Daily Life, Myanmar

Bagan

Bagan

The thing I like best about travelling independently is having the freedom to adjust things as we go along. Of course, there are some constraints imposed by time, it would be lovely to be able to go somewhere and just wander until I’ve done everything, but like most other people, I have neither the resources nor the freedom to do that. So given what is available to me and my travelling companions, we try to see as much as we can by being travellers, rather than tourists. We eat in local food stalls and cafes, we talk to the people we meet in shops, in the markets and on the streets and we walk, catch trains and trishaws, tuk-tuks and so on. So far, we’ve never had any dreadful experiences and apart from a couple of unwise eating choices, have generally had no major tummy upsets. We were a bit concerned about going to Myanmar, since there’s not a lot of information available, but sites like Trip Advisor, The Man in seat 61 and other similar sites are sharing more and more information about what used to be a big unknown. We found the people to be pretty much like us, the country is a melting pot of people from all over, with all the major religions well represented as well. We didn’t go to Myanmar for any political reason and that didn’t keep us away earlier, but we were very interested to see photos of Aung San Suu Kyi widely in display in shops and on the street.  The general cleanliness and maintenance of infrastructure of the cities, particularly Yangon and Mandalay, isn’t wonderful, but that could be partly attributed to the fact that it’s the dry season and very dusty. With the new interest in the country lots of foreigners are going in looking for ‘opportunities’.

railway side market, Yangon

railway side market, Yangon

Hopefully the old buildings will be refurbished rather than replaced and it would be a blessing if the waterfront along the river could be renewed, there are currently lots of rather ugly godowns taking up the space which could be beautiful boardwalks and parks.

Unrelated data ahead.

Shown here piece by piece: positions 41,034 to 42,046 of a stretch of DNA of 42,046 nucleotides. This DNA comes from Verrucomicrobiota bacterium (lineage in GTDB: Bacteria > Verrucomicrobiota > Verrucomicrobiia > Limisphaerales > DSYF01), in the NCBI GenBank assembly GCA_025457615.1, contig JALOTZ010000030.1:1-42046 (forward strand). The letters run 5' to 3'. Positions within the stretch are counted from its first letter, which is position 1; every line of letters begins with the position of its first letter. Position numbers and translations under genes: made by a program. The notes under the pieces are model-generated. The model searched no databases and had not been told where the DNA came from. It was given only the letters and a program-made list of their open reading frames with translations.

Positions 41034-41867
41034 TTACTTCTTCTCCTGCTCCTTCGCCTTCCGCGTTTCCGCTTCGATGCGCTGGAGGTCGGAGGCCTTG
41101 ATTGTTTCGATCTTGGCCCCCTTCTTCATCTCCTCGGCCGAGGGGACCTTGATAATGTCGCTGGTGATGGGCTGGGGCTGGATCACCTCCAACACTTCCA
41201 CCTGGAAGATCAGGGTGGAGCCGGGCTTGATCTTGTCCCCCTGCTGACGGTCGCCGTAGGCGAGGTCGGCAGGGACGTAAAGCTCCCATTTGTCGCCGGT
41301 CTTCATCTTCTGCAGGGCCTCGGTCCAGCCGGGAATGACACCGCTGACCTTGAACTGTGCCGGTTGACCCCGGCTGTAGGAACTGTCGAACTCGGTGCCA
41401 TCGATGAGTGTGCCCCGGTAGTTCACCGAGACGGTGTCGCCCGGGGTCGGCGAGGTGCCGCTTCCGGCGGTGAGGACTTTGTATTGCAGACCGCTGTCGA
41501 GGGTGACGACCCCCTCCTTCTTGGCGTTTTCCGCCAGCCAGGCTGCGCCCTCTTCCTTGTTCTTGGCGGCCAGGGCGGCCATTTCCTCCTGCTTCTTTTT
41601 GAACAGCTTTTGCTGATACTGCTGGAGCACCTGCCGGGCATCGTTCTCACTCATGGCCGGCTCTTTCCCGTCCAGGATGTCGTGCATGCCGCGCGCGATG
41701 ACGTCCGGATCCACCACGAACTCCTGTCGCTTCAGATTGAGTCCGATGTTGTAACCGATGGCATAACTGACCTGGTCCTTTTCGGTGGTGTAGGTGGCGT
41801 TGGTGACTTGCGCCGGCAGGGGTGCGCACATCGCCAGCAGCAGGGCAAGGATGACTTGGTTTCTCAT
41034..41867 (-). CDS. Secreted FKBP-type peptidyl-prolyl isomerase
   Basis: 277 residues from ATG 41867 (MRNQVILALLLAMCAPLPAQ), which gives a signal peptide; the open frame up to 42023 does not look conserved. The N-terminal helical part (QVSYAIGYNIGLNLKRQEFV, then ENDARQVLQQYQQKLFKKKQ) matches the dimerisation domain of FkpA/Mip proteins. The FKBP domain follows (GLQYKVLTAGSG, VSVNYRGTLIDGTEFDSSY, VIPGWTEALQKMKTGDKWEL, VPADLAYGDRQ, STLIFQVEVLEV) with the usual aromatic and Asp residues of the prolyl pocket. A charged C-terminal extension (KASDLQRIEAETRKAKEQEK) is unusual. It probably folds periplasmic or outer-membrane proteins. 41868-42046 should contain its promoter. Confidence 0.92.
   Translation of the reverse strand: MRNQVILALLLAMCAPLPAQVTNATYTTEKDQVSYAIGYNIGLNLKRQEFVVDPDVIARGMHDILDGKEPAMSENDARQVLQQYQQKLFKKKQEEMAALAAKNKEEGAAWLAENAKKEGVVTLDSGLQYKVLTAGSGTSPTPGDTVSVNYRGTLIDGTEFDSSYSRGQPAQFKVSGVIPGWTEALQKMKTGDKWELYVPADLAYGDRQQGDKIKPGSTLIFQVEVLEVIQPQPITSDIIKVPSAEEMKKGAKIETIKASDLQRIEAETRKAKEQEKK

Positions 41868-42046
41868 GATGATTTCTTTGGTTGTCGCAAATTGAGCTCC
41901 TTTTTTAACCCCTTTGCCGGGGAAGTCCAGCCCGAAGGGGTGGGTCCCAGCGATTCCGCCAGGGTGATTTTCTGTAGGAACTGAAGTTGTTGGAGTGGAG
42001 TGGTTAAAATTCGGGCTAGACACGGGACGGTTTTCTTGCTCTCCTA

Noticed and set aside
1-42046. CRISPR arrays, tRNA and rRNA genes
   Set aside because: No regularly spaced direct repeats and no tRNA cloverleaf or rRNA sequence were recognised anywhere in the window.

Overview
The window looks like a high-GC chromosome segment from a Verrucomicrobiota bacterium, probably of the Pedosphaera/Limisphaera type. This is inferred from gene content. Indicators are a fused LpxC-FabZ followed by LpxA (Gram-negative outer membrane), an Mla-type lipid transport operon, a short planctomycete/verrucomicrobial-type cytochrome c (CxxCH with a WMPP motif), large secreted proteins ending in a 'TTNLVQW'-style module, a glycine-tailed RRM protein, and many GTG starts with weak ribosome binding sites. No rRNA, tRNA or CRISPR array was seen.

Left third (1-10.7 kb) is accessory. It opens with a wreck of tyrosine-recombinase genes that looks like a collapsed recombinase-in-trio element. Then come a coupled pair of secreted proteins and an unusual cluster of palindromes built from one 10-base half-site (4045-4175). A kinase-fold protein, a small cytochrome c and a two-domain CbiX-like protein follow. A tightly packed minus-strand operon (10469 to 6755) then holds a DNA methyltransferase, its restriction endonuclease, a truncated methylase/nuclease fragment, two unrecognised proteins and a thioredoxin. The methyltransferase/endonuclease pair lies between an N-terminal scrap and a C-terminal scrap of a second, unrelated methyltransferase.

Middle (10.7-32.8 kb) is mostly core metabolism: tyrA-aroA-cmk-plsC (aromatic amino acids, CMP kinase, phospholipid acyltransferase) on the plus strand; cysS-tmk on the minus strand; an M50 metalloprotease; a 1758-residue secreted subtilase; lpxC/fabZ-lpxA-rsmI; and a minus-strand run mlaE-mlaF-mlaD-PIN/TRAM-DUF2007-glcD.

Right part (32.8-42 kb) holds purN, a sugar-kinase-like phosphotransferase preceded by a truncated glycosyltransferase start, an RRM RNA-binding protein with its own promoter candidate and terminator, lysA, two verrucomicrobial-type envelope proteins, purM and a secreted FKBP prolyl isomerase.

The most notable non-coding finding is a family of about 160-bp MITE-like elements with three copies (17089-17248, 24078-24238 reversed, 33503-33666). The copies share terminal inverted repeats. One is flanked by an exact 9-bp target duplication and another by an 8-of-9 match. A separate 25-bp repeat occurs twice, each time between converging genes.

Life is obviously pretty tough for a large proportion of the population and there is a clear division between rich and poor. Yangon is much larger than we expected and is really a collection of townships which are sort of merged together, with the centre of the city more or less around the Sule Pagoda, south of the railway line. Some of the highlights and observations that made impressions on me – the huge avocados for sale. They were good too and we brought three home with us.

watering the fields, Yangon

watering the fields, Yangon

The turf growers along the railway lines. I was particularly intrigued by the watering cans – a pair of 4 gallon drums with a spout attached which had holed drilled into it. Slung across the shoulders, the water-er could water double the space within the same time. We watched farmers ploughing, planting, harvesting and winnowing rice at various locations and we saw the toddy palms with their ladders to the tops which grow around the edges of the rice fields. Because we were a bit late leaving our hotel in the morning we were to depart from Bagan, we were lucky to find ourselves in the middle of a celebration – the young boys going off a monks. A little bit of serendipity.

Festival in Bagan

Festival in Bagan

We were equally interested in the hawkers along the roads as we wandered about. They looked very familiar, though selling slightly different things. There were sugar cane juice sellers, people selling all sorts of kueh (cakes) and people sitting on small stools dipping meat on sticks into bowls of steaming broth. There were a few people selling Eu-char-koay, but they were selling it with curry, though we didn’t try it because the roads were very dusty. One thing we saw in a number of locations was someone with small birds in a basket. They were obviously selling the birds for release, but they also sold corn for you to feed the many pigeons flying about.

Public telephone, Yangon

Public telephone, Yangon

We knew before we arrived that our phones would be useless for calling, though we had internet, not brilliant, but it worked, in all the hotels. Some of the cafes had it available as well, so we were able to stay in touch. It was quite nice to be ‘cut off’, sort of, for a week or so. Because mobile or public phones are so non-existent in Mynmar, the locals have come up with an innovative response using land lines. Here and there around the city, you will see a few regular house phones set up on small tables (or sometimes in a booth, with advertising!) where you can go to book your calls. They probably won’t be needed for too much longer, progress will come fast, including in the provision of the communications systems.

 

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